I’m particularly recommending the book because Greenwald’s central thesis is also a personal hobby horse of mine. In both my view and Greenwald’s the concept of metaphysical evil is more than useless, it is a toxic crutch that the feeble and insecure use to avoid thinking past the end of their own noses. In a war it’s not enough to call your opponent evil, you also have to understand where he is coming from. You have to know why he does what he does and where his support comes from. Empty terms like “evil” imply the sort of ignorance about one’s enemy that usually goes together with losing.
The idea of evil has just as toxic an effect on the thinker. As Greenwald often points out, people who think that they are fighting evil can justify almost unlimited degrees of cruelty and misbehavior in the service of what they perceive as metaphysical good. I concur so strongly that a year and a half ago I coined my first Internet Law to emphasize the point:
In the context of a debate, calling another’s motivations ‘evil’ should be considered synonymous with, ‘I don’t understand and am too lazy to find out.’
Importantly, I don’t limit this point to Republicans. I cringe whenever a Bush critic starts using good/evil dichotomies because it illustrates the exact same weak thinking that caused the Bush bust in the first place. If anything our bungled terror war should illustrate how opposing bad people is not enough to make you good, you also have to do the hard work of setting an example.
Anyhow, whether or not Greenwald said it first he definitely said it longer. And there is probably a bunch of legalish mumbo-jumbo in there to firm up the point. Buy one for yourself and another as a Fourth o’ July gift for that special manichean in your life.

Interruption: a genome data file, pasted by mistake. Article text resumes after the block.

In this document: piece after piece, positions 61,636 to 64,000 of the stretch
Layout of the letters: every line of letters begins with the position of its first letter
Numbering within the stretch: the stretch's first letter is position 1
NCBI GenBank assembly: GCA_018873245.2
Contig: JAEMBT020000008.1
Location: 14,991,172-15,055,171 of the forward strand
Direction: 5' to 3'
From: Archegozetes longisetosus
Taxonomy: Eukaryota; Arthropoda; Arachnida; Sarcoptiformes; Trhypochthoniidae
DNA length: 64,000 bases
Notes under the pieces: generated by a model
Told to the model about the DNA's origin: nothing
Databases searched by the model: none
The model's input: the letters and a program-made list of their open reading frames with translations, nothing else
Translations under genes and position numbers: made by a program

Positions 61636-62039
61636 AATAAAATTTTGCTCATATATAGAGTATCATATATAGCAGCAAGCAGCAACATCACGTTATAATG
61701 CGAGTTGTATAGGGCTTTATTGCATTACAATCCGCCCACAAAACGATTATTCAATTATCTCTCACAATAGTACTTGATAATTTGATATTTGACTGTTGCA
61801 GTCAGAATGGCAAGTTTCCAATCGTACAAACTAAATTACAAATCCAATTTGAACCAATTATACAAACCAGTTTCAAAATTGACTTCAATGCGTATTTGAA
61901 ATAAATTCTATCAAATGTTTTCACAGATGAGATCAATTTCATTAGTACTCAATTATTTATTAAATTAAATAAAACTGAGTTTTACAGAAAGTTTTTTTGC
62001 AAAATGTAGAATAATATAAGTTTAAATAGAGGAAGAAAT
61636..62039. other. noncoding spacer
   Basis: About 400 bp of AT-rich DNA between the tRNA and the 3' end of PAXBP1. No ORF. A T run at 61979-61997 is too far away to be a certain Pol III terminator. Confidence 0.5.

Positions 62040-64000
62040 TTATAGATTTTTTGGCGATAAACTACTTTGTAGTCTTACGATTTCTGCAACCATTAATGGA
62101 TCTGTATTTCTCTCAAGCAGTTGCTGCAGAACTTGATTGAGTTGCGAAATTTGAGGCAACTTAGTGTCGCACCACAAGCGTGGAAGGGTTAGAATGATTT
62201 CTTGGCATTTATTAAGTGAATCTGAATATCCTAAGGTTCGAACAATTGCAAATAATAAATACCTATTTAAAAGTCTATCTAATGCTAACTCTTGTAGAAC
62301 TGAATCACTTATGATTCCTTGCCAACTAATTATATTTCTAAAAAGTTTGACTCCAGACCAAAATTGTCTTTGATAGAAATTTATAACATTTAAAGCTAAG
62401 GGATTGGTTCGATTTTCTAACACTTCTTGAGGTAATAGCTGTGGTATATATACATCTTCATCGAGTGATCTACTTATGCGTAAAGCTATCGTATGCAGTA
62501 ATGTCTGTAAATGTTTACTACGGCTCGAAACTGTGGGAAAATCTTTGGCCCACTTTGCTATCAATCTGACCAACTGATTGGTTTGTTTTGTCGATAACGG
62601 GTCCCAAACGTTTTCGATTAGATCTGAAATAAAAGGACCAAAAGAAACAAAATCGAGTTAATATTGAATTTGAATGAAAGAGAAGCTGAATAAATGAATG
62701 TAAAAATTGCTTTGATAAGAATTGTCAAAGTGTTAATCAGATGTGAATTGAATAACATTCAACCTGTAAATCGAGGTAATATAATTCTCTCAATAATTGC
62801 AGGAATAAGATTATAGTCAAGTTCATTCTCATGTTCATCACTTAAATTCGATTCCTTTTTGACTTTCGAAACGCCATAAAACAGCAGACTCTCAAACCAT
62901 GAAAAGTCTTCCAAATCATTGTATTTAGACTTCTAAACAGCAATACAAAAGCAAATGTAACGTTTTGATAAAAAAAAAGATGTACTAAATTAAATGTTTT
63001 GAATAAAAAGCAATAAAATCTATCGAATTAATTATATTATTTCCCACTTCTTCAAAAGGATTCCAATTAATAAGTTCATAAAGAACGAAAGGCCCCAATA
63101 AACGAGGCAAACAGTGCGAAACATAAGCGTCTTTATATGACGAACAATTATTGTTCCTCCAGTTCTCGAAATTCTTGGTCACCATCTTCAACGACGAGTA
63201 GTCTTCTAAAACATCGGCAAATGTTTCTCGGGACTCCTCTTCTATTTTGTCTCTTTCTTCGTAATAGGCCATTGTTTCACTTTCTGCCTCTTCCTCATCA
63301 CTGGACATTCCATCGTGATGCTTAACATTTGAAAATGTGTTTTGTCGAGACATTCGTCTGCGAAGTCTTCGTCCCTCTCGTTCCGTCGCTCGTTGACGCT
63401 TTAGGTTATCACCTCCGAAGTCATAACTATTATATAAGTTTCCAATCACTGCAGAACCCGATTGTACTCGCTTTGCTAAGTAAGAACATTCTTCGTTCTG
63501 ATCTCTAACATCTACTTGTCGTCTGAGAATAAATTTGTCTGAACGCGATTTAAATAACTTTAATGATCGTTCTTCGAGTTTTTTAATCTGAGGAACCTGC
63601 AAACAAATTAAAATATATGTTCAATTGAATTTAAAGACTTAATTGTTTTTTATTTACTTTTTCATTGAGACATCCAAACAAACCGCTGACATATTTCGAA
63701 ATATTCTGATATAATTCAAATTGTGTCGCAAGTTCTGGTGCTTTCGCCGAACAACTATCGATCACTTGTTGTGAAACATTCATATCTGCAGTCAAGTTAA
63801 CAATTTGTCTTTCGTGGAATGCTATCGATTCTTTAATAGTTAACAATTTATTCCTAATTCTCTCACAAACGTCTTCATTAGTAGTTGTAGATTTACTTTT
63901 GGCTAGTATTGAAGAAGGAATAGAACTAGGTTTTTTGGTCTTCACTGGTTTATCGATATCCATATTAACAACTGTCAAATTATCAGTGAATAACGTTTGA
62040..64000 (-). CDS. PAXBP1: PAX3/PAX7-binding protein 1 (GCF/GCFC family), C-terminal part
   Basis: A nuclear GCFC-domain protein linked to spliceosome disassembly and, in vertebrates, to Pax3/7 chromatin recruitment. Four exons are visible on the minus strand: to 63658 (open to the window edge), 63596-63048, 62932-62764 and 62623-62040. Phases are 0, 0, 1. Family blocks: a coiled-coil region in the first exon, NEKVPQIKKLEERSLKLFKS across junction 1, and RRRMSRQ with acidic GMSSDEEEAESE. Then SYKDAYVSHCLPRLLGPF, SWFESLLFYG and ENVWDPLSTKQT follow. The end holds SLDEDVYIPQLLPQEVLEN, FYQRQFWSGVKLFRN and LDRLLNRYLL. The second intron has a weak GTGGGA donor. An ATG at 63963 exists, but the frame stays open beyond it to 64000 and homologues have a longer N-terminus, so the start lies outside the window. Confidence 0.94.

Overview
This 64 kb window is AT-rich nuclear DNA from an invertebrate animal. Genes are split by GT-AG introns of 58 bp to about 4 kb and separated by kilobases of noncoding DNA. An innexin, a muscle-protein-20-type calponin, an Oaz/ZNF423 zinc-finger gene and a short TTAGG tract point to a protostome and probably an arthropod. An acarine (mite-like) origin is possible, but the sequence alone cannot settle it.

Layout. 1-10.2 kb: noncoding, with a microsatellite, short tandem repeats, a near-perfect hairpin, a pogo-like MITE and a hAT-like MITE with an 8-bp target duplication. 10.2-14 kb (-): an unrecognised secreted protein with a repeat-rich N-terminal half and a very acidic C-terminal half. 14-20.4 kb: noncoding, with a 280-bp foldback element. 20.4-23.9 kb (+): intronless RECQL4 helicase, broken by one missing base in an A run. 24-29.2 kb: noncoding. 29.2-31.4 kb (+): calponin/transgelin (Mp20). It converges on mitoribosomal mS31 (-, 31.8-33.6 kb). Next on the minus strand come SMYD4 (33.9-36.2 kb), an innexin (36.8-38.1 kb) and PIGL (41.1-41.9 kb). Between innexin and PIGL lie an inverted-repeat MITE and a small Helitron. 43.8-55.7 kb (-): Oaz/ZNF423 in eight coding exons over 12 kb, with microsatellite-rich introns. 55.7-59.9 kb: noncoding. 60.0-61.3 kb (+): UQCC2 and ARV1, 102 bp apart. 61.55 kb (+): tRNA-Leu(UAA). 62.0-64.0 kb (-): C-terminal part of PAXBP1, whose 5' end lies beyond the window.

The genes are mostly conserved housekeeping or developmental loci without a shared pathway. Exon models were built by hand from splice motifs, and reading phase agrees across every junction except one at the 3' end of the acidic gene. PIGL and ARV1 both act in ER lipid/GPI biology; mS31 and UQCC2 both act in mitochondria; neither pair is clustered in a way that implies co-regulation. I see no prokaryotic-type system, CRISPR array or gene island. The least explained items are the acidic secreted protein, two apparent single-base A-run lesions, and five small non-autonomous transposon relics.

Glenn talks about his book.
As the fawning Chris Matthews remarks about Ann Coulter yesterday demonstrate, a book’s success can, by itself, guarantee access to our media organs in order to make arguments and offer perspectives which are otherwise excluded. Ultimately, all other considerations are washed aside by product success, the overarching language they truly understand.
I wrote the book for the same reason I blog: because I believe that arguments can be advanced, evidence marshalled and facts revealed which can serve as an antidote to our deeply dysfunctional political discourse and, through reasoned-based (though impassioned) persuasion, constructively influence our political process. A book’s success can force media outlets to provide a platform for the book’s arguments and to expand the range of voices and perspectives which are heard.
If you need a reason to buy Greenwald’s book, think about how fun it will be to see him on regular panels with Fred Kagan, Michelle Malkin and Anne Coulter. He drives them fucking crazy. James Carville and Paul Begala are pale substitutes for the kind of entertainment that a natural archivist like Greenwald can bring when he mixes with people who think they can make shit up and get away with it.